PETERSBURG, Va. -- The Justice Department has opened an investigation after several residents of the Central Virginia Training Center (CVTC) transferred to a medical center in Petersburg died.
The Central Virginia Training Center, located near Lynchburg, provides services and care to people with intellectual disabilities like Martha Bryant's twin sons.
"They loved them like their own... It wasn't just medication administration it was T-L-C," Bryant told WDBJ.
The Central Virginia Training Center is slated to close in 2020 as part of the state's 2012 settlement with the Department of Justice. As part of that agreement, the state implemented a plan to shift from institutional to community-based care. That means four of the Commonwealth's five training centers will permanently close.
State sources said several residents of the CVTC transferred to Hiram Davis Medical Center in Petersburg have since died.
Among those who died are Bryant's son, Tyler, who died eight weeks after the move.
She told WDBJ she never wanted her sons moved.
"I fought with everything I had to stop it," Bryant said.
Bryant told WDBJ last month that her son's condition deteriorated quickly after the move.
"A lot of suffering, a lot of preventable suffering," Bryant said.
The 23-year-old's death and that of two others are what prompted the Department of Justice to open an investigation.
Connie Cochran, Assistant Commissioner of Development Services with the Virginia Department of Behavioral Health and Developmental Services, said since 2013, nine of the residents of CVTC have been transferred to Hiram Davis Medical Center in Petersburg for nursing care.
Four of those nine have since died.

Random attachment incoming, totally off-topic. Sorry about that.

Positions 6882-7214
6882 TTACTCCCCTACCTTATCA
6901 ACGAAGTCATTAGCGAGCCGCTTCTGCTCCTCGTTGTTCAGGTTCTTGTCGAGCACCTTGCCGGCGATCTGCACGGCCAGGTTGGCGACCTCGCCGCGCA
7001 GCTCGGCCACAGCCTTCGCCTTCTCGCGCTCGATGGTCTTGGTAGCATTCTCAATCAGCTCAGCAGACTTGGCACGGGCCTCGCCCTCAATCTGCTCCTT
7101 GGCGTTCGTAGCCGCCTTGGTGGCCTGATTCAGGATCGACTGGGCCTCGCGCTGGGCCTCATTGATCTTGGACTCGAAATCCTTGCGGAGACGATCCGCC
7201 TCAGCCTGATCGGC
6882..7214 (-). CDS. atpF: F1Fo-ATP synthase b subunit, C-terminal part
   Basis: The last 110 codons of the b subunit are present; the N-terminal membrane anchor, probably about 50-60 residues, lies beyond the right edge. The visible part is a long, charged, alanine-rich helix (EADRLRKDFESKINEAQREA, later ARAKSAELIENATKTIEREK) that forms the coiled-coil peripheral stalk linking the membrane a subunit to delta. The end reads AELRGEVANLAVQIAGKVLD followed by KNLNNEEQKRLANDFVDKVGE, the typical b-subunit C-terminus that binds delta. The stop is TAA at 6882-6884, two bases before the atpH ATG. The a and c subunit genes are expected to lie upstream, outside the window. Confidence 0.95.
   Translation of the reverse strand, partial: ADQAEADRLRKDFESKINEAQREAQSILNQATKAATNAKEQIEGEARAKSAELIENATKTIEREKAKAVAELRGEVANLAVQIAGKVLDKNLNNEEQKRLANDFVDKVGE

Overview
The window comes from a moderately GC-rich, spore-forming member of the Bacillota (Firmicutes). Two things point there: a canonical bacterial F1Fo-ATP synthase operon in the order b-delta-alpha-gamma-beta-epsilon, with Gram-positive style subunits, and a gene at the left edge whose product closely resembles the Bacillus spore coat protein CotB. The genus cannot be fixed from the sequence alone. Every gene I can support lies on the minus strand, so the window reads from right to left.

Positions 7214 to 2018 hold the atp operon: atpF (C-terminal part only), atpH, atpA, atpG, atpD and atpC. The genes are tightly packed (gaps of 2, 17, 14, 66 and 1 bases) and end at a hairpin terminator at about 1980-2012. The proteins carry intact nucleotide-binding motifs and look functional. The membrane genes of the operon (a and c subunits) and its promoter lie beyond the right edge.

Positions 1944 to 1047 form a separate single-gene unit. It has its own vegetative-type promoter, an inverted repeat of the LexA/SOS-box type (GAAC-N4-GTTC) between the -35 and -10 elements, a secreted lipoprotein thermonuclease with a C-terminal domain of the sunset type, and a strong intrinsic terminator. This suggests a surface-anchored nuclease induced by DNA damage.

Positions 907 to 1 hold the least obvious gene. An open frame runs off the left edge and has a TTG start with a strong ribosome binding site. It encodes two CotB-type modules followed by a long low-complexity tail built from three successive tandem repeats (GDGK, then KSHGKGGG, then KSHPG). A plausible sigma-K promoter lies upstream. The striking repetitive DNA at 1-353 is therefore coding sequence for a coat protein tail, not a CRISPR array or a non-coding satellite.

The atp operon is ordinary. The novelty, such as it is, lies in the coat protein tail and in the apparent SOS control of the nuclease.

Of the nine transfers, six have been transferred since September of 2016, and half of those transfers already died.
"Does that raise any concerns to you that that many people have died after transfer?" CBS 6 investigative reporter Melissa Hipolit asked Cochran.
"Um, no, and one of the things is, we've looked at for our two nursing facilities," Cochran responded. "We went back and looked at what is the normal rate of death for our nursing facilities, both Hiram Davis and CVTC have been pretty comparable."
Cochran said he welcomes the DOJ review.
"What is the care that these folks are getting in Petersburg? Is it good enough?" Hipolit asked Cochran.
"That's a good question, and we went and looked at that," Cochran replied. "Many of the people who have been transferred there were on palliative care, so out of the nine individuals there, most of those folks were on palliative care, so people sort of knew they were at the end of potential life."
"Hiram Davis has done a good job and will continue to do that," Cochran added.
The state said it is unclear if the DOJ will investigate the four deaths, or just the three that occurred since September.
Virginia's Training Centers
As part of Virginia's 2012 settlement with the Department of Justice, the state agreed to move from institutional to community-based care. As a result, the state agreed to close four of its five training centers.
The first facility to close in 2014 was the Southside Virginia Training Center in Petersburg. Next, the Northern Virginia Training Center in Fairfax closed in 2016.
The Southwestern Virginia Training Center in Hillsville is slated for closure in 2018, followed by the Central Virginia Training Center in 2020.
The Southeastern Virginia Training Center in Chesapeake was selected to remain open since it was in the process of being renovated at the time of the settlement.
This is a developing story, so anyone with more information can submit a news tip here.